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N.A.S.W. Endorses Obama

Natalia J. Garland

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The N.A.S.W. (National Association of Social Workers) has endorsed Senator Barack Obama for president because he "...holds the ideals of the profession in high regard..." As social workers, we certainly want and need a government that respects and supports our profession. Although this empowerment might justify a professional organization's endorsement, and although such an endorsement might provide the organization some political clout, it might not be reason enough for an individual to cast his or her vote for that candidate. In honor of September 11, 2001, let's look at some factors which social workers might consider when voting in our second post-9/11 presidential election.

(1) Should social workers vote only according to what supports the profession's values and principles? Some of the important policy areas for our profession include civil rights, healthcare and mental healthcare, equal pay, education reform, Medicare and Social Security. This is the stuff of every workday for most social workers.

(2) Should social workers vote for whatever promotes the good of the nation, even if some of the candidate's positions might be in discordance with certain social work ideals? Are there some areas of government--taxation, international trade, national defense, infrastructure, agriculture, offshore drilling--which fall outside the profession's domain of expertise? Do these issues require an individual to form a personal opinion? Are some of these issues, especially national defense policy, more essential--if a conflicted choice had to be made--than some of our social work values and principles?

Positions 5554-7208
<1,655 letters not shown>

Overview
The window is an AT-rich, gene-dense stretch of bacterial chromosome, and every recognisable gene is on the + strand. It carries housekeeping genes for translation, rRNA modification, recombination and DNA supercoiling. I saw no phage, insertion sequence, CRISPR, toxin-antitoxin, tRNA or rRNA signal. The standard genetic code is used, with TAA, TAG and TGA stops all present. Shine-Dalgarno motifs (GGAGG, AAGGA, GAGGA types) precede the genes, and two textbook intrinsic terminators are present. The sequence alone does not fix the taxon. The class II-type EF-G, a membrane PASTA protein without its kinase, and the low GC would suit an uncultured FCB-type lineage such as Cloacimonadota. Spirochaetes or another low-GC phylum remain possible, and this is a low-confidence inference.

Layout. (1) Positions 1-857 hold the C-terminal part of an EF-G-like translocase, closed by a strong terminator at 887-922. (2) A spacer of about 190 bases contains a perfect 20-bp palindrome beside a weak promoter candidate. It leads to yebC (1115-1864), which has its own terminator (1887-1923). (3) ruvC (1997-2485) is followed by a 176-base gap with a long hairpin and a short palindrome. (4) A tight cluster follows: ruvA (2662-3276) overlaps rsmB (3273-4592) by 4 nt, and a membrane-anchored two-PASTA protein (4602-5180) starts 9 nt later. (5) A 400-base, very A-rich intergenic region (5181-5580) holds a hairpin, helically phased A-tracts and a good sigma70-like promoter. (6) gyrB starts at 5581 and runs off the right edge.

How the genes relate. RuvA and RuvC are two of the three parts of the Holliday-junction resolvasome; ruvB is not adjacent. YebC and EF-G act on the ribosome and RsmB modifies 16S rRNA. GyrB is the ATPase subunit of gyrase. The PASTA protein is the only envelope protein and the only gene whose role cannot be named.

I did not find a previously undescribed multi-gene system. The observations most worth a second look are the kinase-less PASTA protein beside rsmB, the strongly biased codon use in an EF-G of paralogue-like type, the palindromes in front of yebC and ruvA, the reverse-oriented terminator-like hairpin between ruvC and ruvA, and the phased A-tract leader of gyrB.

(3) Should social workers vote primarily in agreement with their conscience or spirituality? For example, what if a social worker experiences personal disagreement with the N.A.S.W.'s views on abortion (i.e., a woman's right to choose)? A social worker could have excellent knowledge, skills and dedication, and yet disagree with certain N.A.S.W. or state board definitions of the profession.

Let's look closer at the issue of abortion, because Senator Obama's support of a woman's right to choose is one of the reasons that the N.A.S.W. endorsed him. Some pro-life voters are single-issue voters: that is, they will only vote for pro-life candidates regardless of the candidate's positions on other issues. Some pro-life voters have started to feel captive or hostage to their pro-life vote. Likewise, some pro-choice voters, whether or not they will admit it, also enter into a voter-hostage situation when they will not even consider a pro-life candidate's other policies.

Social workers need to be aware of both Senator Obama's and Senator McCain's policy positions. It is not so simple as Obama being pro-choice and McCain being pro-life. Not only do the two men have differences of opinion, but their opinions keep changing. And despite their differences (which are nonetheless important), their political actions present them both as basically pro-choice.

Obama is for abortion which, in 2007, included partial-birth abortion (he was against the Gonzales vs. Carhart ban on intact abortions). As of 2008, Obama supports state rights to place restrictions on late-term, partial-birth abortions. However, Obama had said in 2007 that, if elected president, the first legislative item he would pass was the Freedom of Choice Act which would eliminate all restrictions on abortion including any prohibition of federal funding (the Hyde Amendment). Obama voted no on parental notification, in 2006. Obama has said that he is unsure when life begins.